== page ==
POSTCARD: How Not to Find French Housing

Elizabeth D. Pyjov

Parisian housing.

PARIS, France–Good, affordable housing in Paris is a real problem. I’ve been in Paris for less than a month, and I’ve already switched four times. In the process, I have slowly and painfully accumulated some wisdom that I would now like to share.

1. Never take a chambre de bonne, no matter how good of a deal it may seem. They are relatively inexpensive, but they are usually on the top floor of the buildings, so although the view is great, during the summer it is very, very hot. There is also just enough space for a bed and your American suitcase, but not for you, unless you are in the bed. Although “bonne” means good in French, chambre de bonne does not translate as “good room,” but as “maid’s room,” and there definitely is a difference. Although the life of 19th century maids in Paris may seem fascinating according to Alexandre Dumas, their accommodations were definitely not.

2. Moving in with a wonderful French ex – also not a good idea. This holds true even if you can see the Eiffel tower from three windows of his apartment, and the place is twenty times bigger than the last room you stayed in. You can cook together, go out together, and by French standards, it’s completely normal to be good friends with your ex.  But you can do that without living together. For me, this only lasted three days.

3. As you move out of your ex’s place, and want your privacy without feeling isolated from city life, a residence might sound quite appealing. You might think that you could meet other French students, be around young people, assimilate into the culture more, go out together, and so on. All this might be true as long as you don’t get a residence for nurses without actually being, or at least aspiring to be, a nurse. I made that mistake when agreeing to be placed into Jerome Le Jeune. The place felt very much like a hospital with its blank walls, intense cleanliness and even pitiable garden in the concrete, which makes you think of a dying person’s last sigh as they look at a little blue flower. Coincidentally, in Jerome Le Jeune there were also rooms for retired old ladies. French old ladies are friendly and love to chat, but French nurses are very exclusive. In fact, in the very liberal, open-minded country of France, I was discriminated against for not being a nurse. They could do yoga classes in the garden, and I could not. Nurses could put an extra bed in their room, and I could only use one. They could spend nights around a piano singing Édith Piaf songs, and I could not join! (And after all Parisian nightlife doesn’t get any more exciting than that). The French administration also apparently cares for the purity of their nurses. There were no visitors allowed in the residence at all, and especially not men. (I thought this place was for nurses, not Vestal Virgins). The girls were supposed to return home before 1 am every night, which by Parisian standards is very early. And just to make sure that I don’t ruin the delightful Puritan atmosphere, every few days they would tape random notices on the doors of the few lucky international students with big red letters in English: “Mademoiselles! This is a first warning. No drugs. No alcohol. No returning home late. Don’t make noise.” For only 100 euros more, I eventually escaped to my own studio.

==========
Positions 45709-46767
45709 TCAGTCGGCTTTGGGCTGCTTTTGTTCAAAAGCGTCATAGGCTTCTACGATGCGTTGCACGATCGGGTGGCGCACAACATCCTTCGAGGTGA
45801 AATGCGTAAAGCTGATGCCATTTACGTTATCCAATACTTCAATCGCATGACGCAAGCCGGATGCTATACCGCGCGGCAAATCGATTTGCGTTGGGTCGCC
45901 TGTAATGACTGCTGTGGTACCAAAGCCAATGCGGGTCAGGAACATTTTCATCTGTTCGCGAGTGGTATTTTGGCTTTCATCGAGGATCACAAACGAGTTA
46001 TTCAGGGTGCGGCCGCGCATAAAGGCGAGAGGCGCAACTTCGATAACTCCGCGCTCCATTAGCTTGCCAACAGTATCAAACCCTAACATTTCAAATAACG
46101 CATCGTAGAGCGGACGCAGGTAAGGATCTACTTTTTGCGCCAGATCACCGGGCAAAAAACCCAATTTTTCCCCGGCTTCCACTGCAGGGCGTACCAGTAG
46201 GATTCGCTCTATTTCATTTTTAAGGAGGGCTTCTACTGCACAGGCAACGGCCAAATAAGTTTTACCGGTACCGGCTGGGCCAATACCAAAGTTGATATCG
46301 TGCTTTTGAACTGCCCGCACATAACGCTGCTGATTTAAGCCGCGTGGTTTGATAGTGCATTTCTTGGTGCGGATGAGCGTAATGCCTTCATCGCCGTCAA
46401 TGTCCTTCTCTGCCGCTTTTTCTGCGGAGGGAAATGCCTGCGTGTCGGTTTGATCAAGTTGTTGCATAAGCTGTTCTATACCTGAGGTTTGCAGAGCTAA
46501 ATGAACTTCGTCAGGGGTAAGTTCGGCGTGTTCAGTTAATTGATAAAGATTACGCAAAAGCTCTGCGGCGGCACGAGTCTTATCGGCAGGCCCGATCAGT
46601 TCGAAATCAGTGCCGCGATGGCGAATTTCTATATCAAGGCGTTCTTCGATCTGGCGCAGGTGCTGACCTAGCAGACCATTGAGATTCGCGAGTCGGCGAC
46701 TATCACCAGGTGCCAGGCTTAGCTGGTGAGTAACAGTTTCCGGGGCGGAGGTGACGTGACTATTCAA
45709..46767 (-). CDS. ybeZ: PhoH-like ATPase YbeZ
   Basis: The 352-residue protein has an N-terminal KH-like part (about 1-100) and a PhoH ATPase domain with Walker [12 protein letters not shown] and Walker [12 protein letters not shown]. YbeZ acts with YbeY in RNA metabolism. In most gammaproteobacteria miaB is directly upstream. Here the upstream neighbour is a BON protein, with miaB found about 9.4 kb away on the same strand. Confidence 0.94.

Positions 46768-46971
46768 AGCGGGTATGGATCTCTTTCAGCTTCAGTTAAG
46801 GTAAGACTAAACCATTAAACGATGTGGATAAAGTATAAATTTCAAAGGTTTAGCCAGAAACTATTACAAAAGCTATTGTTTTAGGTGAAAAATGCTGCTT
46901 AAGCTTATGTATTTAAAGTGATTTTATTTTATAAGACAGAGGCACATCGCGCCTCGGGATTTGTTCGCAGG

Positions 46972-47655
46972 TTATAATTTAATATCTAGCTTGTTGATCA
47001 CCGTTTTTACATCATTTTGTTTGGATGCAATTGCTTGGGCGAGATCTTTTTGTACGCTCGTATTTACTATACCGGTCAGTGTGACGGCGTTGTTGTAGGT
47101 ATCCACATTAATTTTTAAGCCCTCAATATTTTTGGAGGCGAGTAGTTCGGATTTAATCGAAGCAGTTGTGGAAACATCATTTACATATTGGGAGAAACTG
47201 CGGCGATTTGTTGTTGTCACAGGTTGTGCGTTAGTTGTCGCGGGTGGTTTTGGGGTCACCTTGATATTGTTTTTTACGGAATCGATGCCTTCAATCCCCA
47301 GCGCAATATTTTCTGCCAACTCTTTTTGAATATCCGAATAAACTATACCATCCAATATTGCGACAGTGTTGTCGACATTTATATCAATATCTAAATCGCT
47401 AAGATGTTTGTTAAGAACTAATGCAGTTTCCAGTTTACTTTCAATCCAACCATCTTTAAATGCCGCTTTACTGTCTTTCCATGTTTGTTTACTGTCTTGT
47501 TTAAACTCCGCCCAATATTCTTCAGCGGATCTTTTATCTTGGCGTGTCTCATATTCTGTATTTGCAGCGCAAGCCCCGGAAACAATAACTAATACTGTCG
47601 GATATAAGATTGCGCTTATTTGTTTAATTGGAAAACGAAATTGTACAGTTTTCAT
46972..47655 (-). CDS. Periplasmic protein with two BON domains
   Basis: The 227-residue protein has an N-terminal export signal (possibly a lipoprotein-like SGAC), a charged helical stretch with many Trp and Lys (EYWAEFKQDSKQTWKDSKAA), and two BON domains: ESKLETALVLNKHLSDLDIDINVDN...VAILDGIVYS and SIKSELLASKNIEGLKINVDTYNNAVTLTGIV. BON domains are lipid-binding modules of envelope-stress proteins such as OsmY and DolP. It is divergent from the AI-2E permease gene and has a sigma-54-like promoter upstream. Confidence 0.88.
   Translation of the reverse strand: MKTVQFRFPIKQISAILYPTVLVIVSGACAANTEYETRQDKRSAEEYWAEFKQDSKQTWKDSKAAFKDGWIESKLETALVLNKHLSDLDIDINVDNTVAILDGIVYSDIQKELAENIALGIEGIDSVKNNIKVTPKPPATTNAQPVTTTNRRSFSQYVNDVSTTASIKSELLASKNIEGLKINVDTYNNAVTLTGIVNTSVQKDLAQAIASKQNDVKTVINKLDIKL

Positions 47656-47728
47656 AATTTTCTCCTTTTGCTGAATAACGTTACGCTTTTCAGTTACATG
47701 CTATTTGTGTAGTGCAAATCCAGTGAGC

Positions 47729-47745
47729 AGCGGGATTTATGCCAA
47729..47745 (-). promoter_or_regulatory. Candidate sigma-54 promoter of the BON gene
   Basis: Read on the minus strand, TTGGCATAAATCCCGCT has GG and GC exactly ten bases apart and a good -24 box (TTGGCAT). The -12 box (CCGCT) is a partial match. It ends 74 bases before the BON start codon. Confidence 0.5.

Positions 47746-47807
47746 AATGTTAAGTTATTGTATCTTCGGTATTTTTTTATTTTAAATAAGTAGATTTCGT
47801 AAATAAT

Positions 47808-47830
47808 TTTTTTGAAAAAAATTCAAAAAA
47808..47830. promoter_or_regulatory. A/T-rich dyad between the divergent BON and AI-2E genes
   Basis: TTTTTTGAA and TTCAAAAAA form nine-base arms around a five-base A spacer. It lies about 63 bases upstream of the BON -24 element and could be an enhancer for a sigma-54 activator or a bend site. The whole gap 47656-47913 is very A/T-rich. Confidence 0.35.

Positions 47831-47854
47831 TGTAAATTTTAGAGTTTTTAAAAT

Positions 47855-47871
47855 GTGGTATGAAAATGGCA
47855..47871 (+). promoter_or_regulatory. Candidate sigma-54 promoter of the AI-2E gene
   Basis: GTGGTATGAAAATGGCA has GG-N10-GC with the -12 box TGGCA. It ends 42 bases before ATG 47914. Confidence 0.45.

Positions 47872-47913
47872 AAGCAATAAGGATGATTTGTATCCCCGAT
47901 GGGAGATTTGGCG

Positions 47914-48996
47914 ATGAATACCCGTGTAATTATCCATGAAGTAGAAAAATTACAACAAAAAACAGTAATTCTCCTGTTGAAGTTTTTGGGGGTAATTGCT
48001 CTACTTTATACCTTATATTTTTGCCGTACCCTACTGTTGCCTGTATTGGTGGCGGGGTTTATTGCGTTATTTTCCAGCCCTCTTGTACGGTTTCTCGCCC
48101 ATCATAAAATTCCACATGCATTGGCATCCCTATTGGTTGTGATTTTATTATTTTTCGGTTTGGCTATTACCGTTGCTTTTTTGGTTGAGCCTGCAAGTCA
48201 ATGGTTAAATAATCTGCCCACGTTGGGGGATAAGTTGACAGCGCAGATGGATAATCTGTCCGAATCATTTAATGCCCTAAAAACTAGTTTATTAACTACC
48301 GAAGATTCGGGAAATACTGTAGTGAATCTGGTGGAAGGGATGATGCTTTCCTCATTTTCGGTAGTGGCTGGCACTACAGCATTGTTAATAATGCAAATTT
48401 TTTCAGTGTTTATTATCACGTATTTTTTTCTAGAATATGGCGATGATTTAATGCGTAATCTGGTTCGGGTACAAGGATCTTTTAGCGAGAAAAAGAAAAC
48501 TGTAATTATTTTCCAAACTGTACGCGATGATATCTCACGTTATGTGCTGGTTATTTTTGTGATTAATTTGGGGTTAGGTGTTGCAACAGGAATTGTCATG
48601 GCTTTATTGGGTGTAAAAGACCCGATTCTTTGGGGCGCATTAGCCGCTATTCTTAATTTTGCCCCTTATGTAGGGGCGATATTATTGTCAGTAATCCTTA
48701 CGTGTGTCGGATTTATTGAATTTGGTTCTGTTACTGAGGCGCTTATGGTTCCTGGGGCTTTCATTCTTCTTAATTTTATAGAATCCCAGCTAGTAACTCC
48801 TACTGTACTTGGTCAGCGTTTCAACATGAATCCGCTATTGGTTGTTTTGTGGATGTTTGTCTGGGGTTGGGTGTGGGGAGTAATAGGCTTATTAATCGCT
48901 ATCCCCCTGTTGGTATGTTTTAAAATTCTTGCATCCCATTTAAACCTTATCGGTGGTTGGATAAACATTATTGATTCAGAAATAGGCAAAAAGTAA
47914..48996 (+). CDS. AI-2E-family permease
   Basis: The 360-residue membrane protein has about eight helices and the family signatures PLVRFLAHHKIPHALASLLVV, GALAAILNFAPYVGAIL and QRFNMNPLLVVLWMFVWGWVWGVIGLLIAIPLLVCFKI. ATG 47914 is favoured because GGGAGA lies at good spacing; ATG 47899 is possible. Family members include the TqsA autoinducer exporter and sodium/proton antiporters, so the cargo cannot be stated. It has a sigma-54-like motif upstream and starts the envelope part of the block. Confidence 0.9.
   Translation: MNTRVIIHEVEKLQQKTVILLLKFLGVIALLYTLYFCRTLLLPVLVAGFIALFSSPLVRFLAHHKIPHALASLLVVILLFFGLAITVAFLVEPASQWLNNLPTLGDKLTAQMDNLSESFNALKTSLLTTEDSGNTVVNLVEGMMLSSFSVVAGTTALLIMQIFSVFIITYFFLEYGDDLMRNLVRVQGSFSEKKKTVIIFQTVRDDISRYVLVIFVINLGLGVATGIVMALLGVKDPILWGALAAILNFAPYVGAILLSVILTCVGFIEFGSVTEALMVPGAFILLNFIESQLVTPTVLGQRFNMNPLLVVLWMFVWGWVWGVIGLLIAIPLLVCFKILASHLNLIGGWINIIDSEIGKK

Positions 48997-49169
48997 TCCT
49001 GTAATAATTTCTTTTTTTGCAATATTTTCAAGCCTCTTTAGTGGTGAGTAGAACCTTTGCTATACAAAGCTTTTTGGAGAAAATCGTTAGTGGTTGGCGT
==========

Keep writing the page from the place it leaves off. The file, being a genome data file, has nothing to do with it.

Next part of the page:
4. I was so ready to leave Jerome Le Jeune that I took the first nice-looking studio I was offered. It is near the metro stop Alésia, and in a lovely neighborhood. There is a café on one corner, a boulangerie on the other, and a bookstore right in front. There is more than enough space and a great atmosphere. But two very important things are missing: air conditioning and wireless internet. In my two days here, I have found partial (that is, very partial) solutions to both. I made friends with my neighbors across the hall, a nice elderly couple, and we decided to both keep all our doors and windows open so that air can circulate between the two apartments. However, the same elderly couple told me that if I tap into their Wifi, their television would explode. Then my first night, when walking down the stairs, I noticed that the neighbor below had left her key in the door lock. I knocked and gave her the key. She was so grateful she gave me her Wifi password. Unfortunately, the signal is not too strong. It only works in the hall, so that’s where I’ve been spending some time. French neighbors look at me curiously and step over me as I write art history papers and Skype in Russian. What can I say, it’s a great way to meet people. A real conversation starter.

Elizabeth D. Pyjov’10-11, a Crimson Arts writer, is a Romance Literatures and Languages Concentrator in Adams House.

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